During what tax preparers call the off-season — the months and weeks between April 15 and next February, when a new flurry of W-2 forms get mailed — accounting firms have plenty of deadlines to meet for their small-business clients.
So many deadlines, in fact, that the IRS puts out a calendar each year for small businesses and the accountants who handle their books and tax filings. Before the end of this month alone, the IRS expects to receive taxes for payroll, direct deposits, vehicles and federal unemployment.
With an eye on life beyond April 15, several New Jersey-based certified public accountants offered up advice for business owners. In a state with nearly 200,000 small businesses with fewer than 500 employees and another 600,000 self-employed workers, there’s plenty of work to go around for all of them.
Vinay Navani, a certified public accountant and shareholder at Wilkin Guttenplan in East Brunswick, said companies need to make sure they’re paying use tax on equipment they buy online from out-of-state vendors.
“Let’s say you go to Staples and buy office supplies. You go to the cash register and they charge you sales tax,” he said. “If you order something online, that vendor may not have a location in New Jersey and so they don’t have to remit sales tax. But then the obligation flips and now you have to pay use tax to the state.”
The issue has come up in the past when small businesses in New Jersey have complained that large online retailers, such as Amazon and Overstock, have an unfair pricing advantage because they don’t remit sales to New Jersey and therefore do not charge customers for it.
The matter was somewhat resolved when Amazon agreed to start collecting 7 percent sales tax from New Jersey customers last July in exchange for tax incentives to build two massive fulfillment centers in Robbinsville and Avenel.
When a retailer like Amazon isn’t charging sales tax at the time of purchase, consumers are unlikely to voluntarily calculate and pay use tax to the state. Navani said he routinely warns his business clients that they are more closely scrutinized.
“I tell them it’s not a matter of whether New Jersey will audit you,” he said, “it’s when they audit you.” He also advises business owners to think hard about reasons they could owe other states taxes.
If a New Jersey-based consultant travels to Pennsylvania or New York to work on a project for a client, for example, either one of those states could say the consultant has an obligation to file a tax return in addition to their New Jersey return.
Several of the tax professionals who talked to The Star-Ledger also mentioned a New Jersey Economic Development Authority program that allows certain technology startups to sell net operating losses for up to 80 percent of their value to larger, profitable companies.
The program has been on the books since the late 1990s, but it’s gotten more attention as more technology and biotechnology companies set up shop in New Jersey, Navani said.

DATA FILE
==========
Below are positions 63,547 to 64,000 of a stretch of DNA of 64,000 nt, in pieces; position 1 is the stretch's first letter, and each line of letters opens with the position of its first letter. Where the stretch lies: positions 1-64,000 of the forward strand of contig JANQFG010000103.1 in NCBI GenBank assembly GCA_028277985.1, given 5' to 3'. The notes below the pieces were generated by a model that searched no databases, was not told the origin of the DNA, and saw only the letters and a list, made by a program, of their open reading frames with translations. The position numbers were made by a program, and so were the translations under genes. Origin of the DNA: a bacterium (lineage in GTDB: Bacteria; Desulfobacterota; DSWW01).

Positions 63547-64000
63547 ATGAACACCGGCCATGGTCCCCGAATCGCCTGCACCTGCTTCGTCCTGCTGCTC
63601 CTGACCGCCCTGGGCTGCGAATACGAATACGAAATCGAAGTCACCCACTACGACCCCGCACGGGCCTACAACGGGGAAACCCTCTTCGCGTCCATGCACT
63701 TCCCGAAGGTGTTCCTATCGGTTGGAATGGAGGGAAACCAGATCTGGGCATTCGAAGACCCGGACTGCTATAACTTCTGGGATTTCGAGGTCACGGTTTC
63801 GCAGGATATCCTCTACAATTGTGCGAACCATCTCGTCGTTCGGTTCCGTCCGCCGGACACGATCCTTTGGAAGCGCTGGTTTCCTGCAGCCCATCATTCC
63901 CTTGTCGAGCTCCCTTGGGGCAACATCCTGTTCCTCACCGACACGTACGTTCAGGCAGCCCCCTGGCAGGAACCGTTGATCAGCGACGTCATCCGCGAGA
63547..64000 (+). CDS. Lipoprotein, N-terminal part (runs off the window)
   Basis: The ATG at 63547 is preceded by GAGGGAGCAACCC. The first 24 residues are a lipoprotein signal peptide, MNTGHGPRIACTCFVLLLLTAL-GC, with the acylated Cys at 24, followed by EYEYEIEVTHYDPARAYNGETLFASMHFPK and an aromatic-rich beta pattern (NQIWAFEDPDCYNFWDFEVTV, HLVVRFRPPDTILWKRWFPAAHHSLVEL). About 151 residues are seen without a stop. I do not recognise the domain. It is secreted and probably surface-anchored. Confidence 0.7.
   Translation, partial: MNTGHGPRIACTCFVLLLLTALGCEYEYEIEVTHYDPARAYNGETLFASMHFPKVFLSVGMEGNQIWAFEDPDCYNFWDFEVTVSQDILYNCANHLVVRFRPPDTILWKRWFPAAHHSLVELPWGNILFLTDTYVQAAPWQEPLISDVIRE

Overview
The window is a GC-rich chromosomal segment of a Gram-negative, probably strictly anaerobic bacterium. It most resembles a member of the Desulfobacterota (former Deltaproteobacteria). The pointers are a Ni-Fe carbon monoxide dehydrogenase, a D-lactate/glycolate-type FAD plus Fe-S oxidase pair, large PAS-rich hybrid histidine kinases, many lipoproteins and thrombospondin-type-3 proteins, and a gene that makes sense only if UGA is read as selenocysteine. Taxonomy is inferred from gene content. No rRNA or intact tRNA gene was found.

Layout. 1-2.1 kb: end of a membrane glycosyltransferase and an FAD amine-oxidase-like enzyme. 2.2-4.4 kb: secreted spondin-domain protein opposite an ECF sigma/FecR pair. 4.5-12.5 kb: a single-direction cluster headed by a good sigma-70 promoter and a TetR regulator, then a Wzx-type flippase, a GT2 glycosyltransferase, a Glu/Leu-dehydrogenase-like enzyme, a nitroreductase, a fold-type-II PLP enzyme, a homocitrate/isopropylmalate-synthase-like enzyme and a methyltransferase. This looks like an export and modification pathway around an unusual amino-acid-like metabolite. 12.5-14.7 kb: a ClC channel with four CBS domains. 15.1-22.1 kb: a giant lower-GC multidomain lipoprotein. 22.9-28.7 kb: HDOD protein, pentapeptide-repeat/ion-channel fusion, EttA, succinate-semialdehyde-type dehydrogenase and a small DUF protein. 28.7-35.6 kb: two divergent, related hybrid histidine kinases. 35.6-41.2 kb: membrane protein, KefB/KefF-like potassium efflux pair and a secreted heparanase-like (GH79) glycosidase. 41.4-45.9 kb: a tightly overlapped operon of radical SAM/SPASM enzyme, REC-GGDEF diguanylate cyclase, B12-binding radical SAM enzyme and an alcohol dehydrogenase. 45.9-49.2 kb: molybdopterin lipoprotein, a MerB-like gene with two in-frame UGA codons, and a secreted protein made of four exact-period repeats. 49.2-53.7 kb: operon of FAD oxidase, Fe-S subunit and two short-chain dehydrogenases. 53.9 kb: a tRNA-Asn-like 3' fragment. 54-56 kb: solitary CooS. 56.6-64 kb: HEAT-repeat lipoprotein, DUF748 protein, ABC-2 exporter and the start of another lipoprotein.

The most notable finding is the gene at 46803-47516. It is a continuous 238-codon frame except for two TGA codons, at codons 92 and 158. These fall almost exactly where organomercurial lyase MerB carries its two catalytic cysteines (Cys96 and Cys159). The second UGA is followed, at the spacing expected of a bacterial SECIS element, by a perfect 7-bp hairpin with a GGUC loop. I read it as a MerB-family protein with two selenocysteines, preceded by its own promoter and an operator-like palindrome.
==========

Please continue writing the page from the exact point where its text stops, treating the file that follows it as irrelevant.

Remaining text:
“Say you have investors put $1 million into your company and you use that money to fuel research. So now you have this $1 million loss on your books,” he said. “You can sell that loss to a profitable company that can use that tax loss and as a startup you get more cash.”
On the road to profitability it pays to set up business accounts that will make doing taxes easier, said Stephen Reed, a Tinton Falls-based certified public accountant and shareholder at Cowan, Gunteski & Co.
Forget the headache that’s sure to come when it’s time to sort out which expenses are personal or business-related. There’s a chance the IRS will audit a business’s returns before they have a chance to fix their accounts.
“It’s tempting for small-business owners to commingle their business checking account with their personal expenditures. Under an IRS audit, not only will the personal expenditures be disallowed as not valid business expenses,” he said, “but the IRS may take the position that there is no clear demarcation between your business accounts and your personal accounts, so they may audit your personal tax returns as well.”
Reed also advises business owners, no matter how strapped they are for cash, to pay contractors, and not to delay paying their withholding or sales and use taxes.
“Those funds are what are known as trust fund monies,” he said. “As a result, those monies do not belong to the business owner. The business owner is collecting those monies and holding them in trust, until they get remitted to the appropriate taxing authorities.”
Spend money that isn’t yours to keep, he said, and the state or IRS could seize an entire business or personal property.
For business owners considering selling, merging or passing the company on to someone else, there are other tax matters to consider. If nothing else, Ed Rigby, a certified public accountant and principal at ParenteBeard’s tax department in Clark, said to work with an accountant who can find ways for the business to save money on taxes later.
“If companies are looking at major transactions, like buying or selling a company or structuring a joint venture with another firm, you want to make sure you make those decisions as tax efficient as possible,” he said. “With any related expenses, you want to make sure you can accelerate deductions.”
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